Thanks to the likes of Google, Amazon, and Facebook, the terms artificial intelligence (AI) and machine learning have become much more widespread than ever before. They are often used interchangeably and promise all sorts from smarter home appliances to robots taking our jobs.
The UK has a new AI centre – so when robots kill, we know who to blame The UK has a new AI centre – so when robots kill, we know who to blameArtificial Intelligence 12 Oct 2016.
But while AI and machine learning are very much related, they are not quite the same thing. AI is a branch of computer science attempting to build machines capable of intelligent behaviour, while Stanford University defines machine learning as “the science of getting computers to act without being explicitly programmed”. You need AI researchers to build the smart machines, but you need machine learning experts to make them truly intelligent.
The digital revolution, we are told everywhere today, produces democracy. It gives “power to the people” and dethrones authoritarians; it levels the playing field for distribution of information critical to political engagement; it destabilizes hierarchies, decentralizes what had been centralized, democratizes what was the domain of elites.
Most on the left would endorse these ends. The widespread availability of tools whose uses are harmonious with leftist goals would, one might think, accompany broad advancement of those goals in some form. Yet the left today is scattered, nearly toothless in most advanced democracies. If digital communication technology promotes leftist values, why has its spread coincided with such a stark decline in the Left’s political fortunes?
New York is an iconic city with a rich history of innovation. I have a lot of family in New York and grew up visiting the city. Now that I’m living in Seattle, thousands of miles away, I don’t get to visit very often. However, I thought it might be fun to see if I could explore New York from the comfort of my desk using Excel. Through a little Internet searching, I discovered New York City’s “PLUTO” dataset. Created by the Department of City Planning, the PLUTO dataset includes information on every building in the city—more than 500,000 in total. I downloaded the dataset as CSV files and using Power Query for Excel, imported the data directly into Excel. I focused on the data file containing the borough of Manhattan as I’m most familiar with it. The dataset has a separate row for each building complex in the city and about 80 columns of information for each one.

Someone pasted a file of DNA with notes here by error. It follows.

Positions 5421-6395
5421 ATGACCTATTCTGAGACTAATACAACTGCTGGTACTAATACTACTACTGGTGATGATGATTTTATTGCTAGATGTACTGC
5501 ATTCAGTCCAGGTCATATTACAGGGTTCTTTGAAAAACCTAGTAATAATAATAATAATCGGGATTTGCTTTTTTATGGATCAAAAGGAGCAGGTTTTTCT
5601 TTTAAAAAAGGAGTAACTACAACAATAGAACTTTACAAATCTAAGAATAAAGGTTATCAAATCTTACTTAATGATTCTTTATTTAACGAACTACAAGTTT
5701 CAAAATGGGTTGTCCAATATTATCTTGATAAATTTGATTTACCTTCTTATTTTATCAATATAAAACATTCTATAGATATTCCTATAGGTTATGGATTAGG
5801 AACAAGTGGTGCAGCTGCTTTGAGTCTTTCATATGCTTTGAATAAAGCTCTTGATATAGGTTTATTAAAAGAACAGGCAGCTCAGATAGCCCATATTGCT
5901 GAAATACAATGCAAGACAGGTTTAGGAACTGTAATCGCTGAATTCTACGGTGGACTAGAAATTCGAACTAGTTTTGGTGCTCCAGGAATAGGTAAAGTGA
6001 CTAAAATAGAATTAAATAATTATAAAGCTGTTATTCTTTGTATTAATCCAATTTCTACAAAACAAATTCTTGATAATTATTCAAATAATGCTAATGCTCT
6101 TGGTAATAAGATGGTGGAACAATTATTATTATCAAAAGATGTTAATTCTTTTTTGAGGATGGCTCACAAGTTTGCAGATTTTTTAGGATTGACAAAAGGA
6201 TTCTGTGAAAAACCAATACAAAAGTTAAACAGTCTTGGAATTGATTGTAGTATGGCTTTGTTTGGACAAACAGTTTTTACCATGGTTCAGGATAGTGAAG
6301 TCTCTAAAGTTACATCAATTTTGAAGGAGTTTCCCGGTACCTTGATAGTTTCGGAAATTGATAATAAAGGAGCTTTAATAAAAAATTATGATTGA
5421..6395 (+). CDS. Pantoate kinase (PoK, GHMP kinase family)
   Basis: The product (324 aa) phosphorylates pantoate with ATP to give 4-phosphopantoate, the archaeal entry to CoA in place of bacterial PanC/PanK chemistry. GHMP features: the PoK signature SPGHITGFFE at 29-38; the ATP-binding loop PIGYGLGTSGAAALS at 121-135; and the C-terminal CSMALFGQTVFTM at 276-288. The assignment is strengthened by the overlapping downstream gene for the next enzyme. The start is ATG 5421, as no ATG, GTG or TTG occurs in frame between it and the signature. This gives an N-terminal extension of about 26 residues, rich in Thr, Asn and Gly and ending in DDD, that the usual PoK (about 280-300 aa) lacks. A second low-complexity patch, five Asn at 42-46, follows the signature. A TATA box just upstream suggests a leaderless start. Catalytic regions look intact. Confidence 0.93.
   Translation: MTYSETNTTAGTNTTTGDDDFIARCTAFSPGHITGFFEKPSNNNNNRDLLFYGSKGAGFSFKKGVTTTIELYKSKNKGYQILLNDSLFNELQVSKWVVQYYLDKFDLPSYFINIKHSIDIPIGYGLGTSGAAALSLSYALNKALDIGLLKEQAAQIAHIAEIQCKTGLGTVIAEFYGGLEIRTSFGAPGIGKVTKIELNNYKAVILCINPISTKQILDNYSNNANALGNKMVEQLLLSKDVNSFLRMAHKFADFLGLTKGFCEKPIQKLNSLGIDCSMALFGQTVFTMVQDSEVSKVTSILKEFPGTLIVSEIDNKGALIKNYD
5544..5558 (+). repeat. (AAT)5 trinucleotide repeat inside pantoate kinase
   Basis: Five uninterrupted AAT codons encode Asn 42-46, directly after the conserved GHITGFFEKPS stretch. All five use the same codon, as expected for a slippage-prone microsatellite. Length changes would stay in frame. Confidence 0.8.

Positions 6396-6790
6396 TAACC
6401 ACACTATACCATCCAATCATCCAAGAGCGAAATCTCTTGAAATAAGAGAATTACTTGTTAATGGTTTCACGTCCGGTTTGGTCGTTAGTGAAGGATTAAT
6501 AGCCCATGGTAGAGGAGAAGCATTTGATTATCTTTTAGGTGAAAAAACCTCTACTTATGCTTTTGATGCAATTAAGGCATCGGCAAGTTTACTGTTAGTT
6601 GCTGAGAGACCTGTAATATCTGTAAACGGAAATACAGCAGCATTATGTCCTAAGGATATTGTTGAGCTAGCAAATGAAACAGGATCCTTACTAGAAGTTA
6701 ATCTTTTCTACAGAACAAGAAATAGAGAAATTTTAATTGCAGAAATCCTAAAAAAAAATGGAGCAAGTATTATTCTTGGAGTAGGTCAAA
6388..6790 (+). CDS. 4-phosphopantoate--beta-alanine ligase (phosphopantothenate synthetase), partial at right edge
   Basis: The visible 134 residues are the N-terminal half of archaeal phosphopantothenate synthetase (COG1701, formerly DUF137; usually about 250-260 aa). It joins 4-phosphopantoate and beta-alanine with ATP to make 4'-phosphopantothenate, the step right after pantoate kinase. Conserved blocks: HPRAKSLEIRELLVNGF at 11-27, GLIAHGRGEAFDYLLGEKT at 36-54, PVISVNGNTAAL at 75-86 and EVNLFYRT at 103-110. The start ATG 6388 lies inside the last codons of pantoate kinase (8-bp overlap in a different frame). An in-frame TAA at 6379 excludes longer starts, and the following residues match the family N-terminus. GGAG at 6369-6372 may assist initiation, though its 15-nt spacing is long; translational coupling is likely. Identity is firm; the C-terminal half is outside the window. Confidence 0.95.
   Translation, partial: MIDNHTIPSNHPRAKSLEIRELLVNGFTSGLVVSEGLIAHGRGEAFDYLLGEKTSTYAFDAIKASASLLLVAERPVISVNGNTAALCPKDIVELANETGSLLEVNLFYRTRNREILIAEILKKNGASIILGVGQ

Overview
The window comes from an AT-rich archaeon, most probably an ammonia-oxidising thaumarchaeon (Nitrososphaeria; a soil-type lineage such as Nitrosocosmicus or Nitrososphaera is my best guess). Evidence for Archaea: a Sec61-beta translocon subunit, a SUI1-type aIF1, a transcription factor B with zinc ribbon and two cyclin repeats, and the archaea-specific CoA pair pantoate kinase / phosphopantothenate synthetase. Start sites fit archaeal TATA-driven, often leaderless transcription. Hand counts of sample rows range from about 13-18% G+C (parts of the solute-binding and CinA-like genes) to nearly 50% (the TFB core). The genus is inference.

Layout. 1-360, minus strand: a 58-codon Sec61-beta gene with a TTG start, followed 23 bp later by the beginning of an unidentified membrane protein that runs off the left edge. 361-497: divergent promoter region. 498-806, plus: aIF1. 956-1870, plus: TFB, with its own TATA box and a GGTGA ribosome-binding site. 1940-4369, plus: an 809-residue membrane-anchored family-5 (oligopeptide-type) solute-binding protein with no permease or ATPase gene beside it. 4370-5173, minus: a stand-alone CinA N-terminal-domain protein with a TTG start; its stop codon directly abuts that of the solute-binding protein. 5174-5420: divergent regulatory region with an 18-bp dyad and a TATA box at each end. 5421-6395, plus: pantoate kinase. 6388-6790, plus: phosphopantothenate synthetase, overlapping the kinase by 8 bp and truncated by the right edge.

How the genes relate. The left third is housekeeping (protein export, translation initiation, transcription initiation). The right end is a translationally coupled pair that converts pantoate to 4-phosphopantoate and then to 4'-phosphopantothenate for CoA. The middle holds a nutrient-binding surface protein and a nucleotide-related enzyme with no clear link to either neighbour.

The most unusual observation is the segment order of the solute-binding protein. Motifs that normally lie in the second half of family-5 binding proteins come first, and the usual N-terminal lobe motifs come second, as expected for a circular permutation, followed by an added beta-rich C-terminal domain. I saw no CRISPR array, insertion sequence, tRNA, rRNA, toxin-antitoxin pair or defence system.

“Robo-investing” – using computer algorithms rather than humans to manage your investments – is a white-hot sector attracting lots of start-up cash.
There are now several companies here in the US promising that their algorithms can get more bang for your investment buck at a fraction of the price charged by traditional investment managers.
Managing your portfolio, diversifying your investments and handling your tax liabilities can all be done automatically 24/7.
And machines aren’t swayed by fear and greed, the primary emotions that often drive very poor investment decisions. They can crunch terabytes of data and take a global, long-term view, spreading your investments across geographies and asset classes, from bonds to equities, index funds to property.
… if you’re not careful, modelling has a nasty way of enshrining prejudice with a veneer of “science” and “math.”Cathy has consistently made another point that’s a corollary of her argument about enshrining prejudice. At O’Reilly, we talk a lot about open data. But it’s not just the data that has to be open: it’s also the models. (There are too many must-read articles on Cathy’s blog to link to; you’ll have to find the rest on your own.)
You can have all the crime data you want, all the real estate data you want, all the student performance data you want, all the medical data you want, but if you don’t know what models are being used to generate results, you don’t have much.
The backlash against unethical labor practices in the “collaborative sharing economy” has been overplayed. Recently, The Washington Post, New York Times and others started to rail against online labor brokerages like Taskrabbit, Handy, and Uber because of an utter lack of concern for their workers. At the recent Digital Labor conference, my colleague McKenzie Wark proposed that the modes of production that we appear to be entering are not quite capitalism as classically described. “This is not capitalism,” he said, “this is something worse.” 
But just for one moment imagine that the algorithmic heart of any of these citadels of anti-unionism could be cloned and brought back to life under a different ownership model, with fair working conditions, as a humane alternative to the free market model.
Take, for example, Uber’s app, with all its geolocation and ride ordering capabilities. Why do its owners and shareholders have to be the main benefactors of such platform-based labor brokerage? Developers, in collaboration with local, worker-owner cooperatives could design such a self-contained program for mobile phones.